‘Tremendous relief’ for workers in Maryland pension plan

WASHINGTON — Maryland Gov.

Larry Hogan signed legislation Wednesday that will make millions of workers in his state’s public pension plan eligible for a $1,000 monthly payment if they’ve had a major health problem.

The state’s pension system, which includes $2.2 trillion in state and local benefits, will also be adjusted to reflect the new measure.

The state will pay out $1.4 billion over the next decade to retirees and others who were unable to find jobs in the state.

The money will go toward covering the costs of hospital stays, medical expenses, lost wages, lost savings and the medical costs of a spouse, parent, child, sibling, grandparent, sibling’s children or other family member.

Marylands public pension system is the largest in the nation, covering nearly 4 million workers.

The system is funded largely by the federal government.

Hogan’s new legislation was the third in as many months to increase payments.

Last month, he announced $9 billion in new funding.

Hogan also announced new grants of $6.5 million for health care providers.

Hogan said the state’s system is “underfunded” and has a high cost to taxpayers.

He said the $1 million payment to the workers will be enough to cover the costs for their hospital stays.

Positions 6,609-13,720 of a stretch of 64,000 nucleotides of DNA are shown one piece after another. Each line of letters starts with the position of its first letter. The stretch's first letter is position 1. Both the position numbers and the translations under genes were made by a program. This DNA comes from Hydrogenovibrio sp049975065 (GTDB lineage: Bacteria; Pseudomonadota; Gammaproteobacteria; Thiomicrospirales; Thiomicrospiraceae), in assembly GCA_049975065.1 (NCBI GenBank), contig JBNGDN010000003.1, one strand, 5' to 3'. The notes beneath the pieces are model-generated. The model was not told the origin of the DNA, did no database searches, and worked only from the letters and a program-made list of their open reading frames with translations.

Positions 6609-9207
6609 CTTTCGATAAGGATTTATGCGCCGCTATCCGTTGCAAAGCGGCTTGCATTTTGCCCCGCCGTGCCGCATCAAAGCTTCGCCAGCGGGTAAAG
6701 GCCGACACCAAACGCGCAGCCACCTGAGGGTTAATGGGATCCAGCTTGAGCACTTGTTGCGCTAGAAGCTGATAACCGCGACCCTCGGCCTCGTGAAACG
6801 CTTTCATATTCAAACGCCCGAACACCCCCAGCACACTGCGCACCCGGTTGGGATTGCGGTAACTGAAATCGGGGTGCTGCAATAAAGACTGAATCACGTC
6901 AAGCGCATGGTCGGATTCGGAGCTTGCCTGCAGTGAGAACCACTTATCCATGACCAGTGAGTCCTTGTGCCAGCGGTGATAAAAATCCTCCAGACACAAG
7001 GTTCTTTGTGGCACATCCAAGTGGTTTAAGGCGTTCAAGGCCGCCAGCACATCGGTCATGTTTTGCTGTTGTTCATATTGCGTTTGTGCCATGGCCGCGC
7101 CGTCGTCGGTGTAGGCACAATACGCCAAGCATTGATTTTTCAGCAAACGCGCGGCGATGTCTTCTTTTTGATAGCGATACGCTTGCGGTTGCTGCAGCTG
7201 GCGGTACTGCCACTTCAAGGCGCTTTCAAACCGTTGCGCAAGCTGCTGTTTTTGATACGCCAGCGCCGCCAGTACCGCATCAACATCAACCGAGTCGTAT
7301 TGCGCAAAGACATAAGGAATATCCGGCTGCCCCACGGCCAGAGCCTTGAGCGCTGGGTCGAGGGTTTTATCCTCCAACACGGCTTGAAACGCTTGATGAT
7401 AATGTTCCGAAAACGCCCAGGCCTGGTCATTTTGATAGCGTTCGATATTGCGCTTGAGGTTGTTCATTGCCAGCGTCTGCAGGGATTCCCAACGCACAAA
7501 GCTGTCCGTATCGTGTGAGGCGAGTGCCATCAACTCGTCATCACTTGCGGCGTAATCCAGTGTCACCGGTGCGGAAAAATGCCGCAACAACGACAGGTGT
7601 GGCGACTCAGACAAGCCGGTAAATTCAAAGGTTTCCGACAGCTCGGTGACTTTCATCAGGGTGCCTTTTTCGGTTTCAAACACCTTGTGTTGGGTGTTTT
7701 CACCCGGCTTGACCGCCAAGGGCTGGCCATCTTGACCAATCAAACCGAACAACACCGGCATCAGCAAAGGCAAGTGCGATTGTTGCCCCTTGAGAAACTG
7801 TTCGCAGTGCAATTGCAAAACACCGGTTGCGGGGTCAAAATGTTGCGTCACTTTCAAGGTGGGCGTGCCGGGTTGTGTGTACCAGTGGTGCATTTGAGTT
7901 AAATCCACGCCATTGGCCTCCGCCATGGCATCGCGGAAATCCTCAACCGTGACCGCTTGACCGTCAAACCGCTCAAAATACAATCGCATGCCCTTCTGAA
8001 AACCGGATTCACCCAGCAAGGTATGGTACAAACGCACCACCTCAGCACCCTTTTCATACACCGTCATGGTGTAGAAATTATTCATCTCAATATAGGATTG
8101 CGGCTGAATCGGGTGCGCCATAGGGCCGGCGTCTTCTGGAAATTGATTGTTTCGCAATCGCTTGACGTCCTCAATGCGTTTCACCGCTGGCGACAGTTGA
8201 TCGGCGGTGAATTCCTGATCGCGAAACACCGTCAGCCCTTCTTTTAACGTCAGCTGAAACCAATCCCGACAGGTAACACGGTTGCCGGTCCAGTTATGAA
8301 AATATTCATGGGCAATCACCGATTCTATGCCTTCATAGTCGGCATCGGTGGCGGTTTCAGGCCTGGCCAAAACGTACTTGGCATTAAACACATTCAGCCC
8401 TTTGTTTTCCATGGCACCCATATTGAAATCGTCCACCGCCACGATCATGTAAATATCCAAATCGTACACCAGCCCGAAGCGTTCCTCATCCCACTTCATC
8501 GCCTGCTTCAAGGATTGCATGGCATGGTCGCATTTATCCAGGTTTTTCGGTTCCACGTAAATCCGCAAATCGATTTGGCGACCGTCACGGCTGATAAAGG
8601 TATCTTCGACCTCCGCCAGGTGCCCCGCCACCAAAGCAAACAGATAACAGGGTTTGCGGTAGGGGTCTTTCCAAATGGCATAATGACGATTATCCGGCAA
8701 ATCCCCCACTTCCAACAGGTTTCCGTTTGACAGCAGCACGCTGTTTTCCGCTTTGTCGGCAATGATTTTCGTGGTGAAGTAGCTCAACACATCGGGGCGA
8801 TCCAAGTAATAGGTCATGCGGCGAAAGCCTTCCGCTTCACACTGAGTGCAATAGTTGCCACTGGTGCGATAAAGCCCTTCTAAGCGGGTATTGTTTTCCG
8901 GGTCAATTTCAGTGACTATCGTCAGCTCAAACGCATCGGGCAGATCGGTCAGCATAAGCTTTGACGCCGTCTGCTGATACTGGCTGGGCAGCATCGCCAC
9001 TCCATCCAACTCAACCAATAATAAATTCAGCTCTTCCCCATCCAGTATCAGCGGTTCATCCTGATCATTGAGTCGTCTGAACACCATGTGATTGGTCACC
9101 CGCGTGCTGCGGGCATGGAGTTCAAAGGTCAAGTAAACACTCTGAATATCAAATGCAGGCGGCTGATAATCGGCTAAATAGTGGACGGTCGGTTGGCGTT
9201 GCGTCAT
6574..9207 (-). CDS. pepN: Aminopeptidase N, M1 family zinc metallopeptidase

The funds will be used to cover costs for medical bills and for lost wages and savings, he said.

The Maryland Public Employees Retirement System, or MEPS, is the state-run retirement fund for state workers and other public employees.

It manages $1 trillion in benefits for more than 60 million workers and retirees, with $1 billion going to workers with serious health problems.

“I’m delighted that the governor signed this legislation,” said David Tovar, president of the American Public Employees Union.

“It will help workers in this state with their healthcare needs.

I applaud Gov.

Hogan for his leadership in ensuring that public employees have a chance to get the health care they need.”

Hogan, who has faced criticism for his handling of the state pension crisis, is seeking a second term in November.